Australian Sea Lions & Shark Nets

Australian Sea Lion

From Pink Bay, we look across to The Pages, home to the second-largest colony of Australian Sea Lions in the world. Meanwhile down at Seal Bay around 150,000 people, a year get to see the world’s rarest seal at close quarters. It’s the biggest natural attraction in the state.

Alas, however, this Sea-lion species is in decline with significant numbers of animals inadvertently caught in gill nets by shark fishing boats.

Sardi scientists put it this way: “The report estimates that between 187-347 sea lion bycatch mortalities occur within SA and adjacent Commonwealth waters each year. “For female sea lions, mortality from fishery bycatch represents about a 35% increase from natural mortality levels,” says A/Prof Goldsworthy.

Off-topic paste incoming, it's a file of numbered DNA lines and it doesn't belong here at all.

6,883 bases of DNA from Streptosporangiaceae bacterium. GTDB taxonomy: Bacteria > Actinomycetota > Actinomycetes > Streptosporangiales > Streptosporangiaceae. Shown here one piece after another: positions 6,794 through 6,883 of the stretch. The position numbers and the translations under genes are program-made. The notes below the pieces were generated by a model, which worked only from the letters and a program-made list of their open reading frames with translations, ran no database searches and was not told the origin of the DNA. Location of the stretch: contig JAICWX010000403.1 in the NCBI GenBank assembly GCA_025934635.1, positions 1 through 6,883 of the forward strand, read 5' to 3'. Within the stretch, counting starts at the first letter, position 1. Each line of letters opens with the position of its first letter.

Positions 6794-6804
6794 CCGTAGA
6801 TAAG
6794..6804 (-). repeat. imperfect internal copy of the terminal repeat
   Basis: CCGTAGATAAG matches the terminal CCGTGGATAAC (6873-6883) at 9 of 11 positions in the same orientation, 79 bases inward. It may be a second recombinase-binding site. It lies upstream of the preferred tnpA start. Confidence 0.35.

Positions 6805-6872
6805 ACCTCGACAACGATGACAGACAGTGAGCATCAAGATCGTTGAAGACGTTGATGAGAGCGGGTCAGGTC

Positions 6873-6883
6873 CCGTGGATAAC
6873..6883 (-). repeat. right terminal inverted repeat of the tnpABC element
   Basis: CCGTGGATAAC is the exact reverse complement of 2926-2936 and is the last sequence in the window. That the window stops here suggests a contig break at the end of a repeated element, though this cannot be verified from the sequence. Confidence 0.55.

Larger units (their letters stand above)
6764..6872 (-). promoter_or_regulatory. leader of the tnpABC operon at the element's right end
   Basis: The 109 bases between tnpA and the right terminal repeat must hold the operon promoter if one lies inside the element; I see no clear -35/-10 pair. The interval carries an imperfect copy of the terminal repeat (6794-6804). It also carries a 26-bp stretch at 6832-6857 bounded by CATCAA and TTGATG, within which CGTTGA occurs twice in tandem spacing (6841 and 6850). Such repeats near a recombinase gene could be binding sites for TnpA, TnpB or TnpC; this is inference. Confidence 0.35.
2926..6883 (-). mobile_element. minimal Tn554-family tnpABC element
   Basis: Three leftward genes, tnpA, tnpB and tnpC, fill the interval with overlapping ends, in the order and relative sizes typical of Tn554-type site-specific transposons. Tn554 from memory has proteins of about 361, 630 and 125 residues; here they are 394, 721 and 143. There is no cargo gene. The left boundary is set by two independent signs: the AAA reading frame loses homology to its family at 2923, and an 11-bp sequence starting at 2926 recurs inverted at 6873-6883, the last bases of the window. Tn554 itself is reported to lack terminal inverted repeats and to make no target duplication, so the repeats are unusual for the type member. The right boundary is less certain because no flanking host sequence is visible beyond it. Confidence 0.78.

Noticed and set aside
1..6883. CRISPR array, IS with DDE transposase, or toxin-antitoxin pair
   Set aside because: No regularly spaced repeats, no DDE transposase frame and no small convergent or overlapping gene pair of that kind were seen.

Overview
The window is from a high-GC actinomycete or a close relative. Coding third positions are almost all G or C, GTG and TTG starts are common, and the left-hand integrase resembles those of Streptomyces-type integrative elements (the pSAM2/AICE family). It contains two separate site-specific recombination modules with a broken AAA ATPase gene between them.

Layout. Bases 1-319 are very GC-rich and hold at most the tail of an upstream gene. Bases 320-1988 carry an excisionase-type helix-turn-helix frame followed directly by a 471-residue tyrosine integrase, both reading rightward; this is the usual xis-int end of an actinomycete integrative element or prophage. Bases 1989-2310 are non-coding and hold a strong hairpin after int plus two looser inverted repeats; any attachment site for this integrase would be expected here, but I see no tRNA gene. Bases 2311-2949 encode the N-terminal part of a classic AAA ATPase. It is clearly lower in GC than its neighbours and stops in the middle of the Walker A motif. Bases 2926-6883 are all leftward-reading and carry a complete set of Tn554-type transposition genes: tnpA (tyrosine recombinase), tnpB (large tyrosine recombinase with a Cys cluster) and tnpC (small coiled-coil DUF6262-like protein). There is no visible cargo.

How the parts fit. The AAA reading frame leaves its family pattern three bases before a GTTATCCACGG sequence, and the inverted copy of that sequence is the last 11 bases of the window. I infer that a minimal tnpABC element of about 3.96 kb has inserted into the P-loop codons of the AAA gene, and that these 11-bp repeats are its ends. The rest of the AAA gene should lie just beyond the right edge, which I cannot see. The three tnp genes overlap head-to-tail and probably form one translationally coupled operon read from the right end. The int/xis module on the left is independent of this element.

The report identifies such bycatch mortality levels are unsustainable and, if modifications are not made to current fishing practices, further declines in sea lion abundance, colony extinctions and reductions in the range are likely.” More info here and last week’s Stateline also had their take on the story.

Something to think about when you order flake (shark) from your fish and chip shop.
And on a brighter note if you want to see what a Sea-lion gets up to underwater have a look here. You can also visit Sea Bay to see a large colony of Australian sea lions.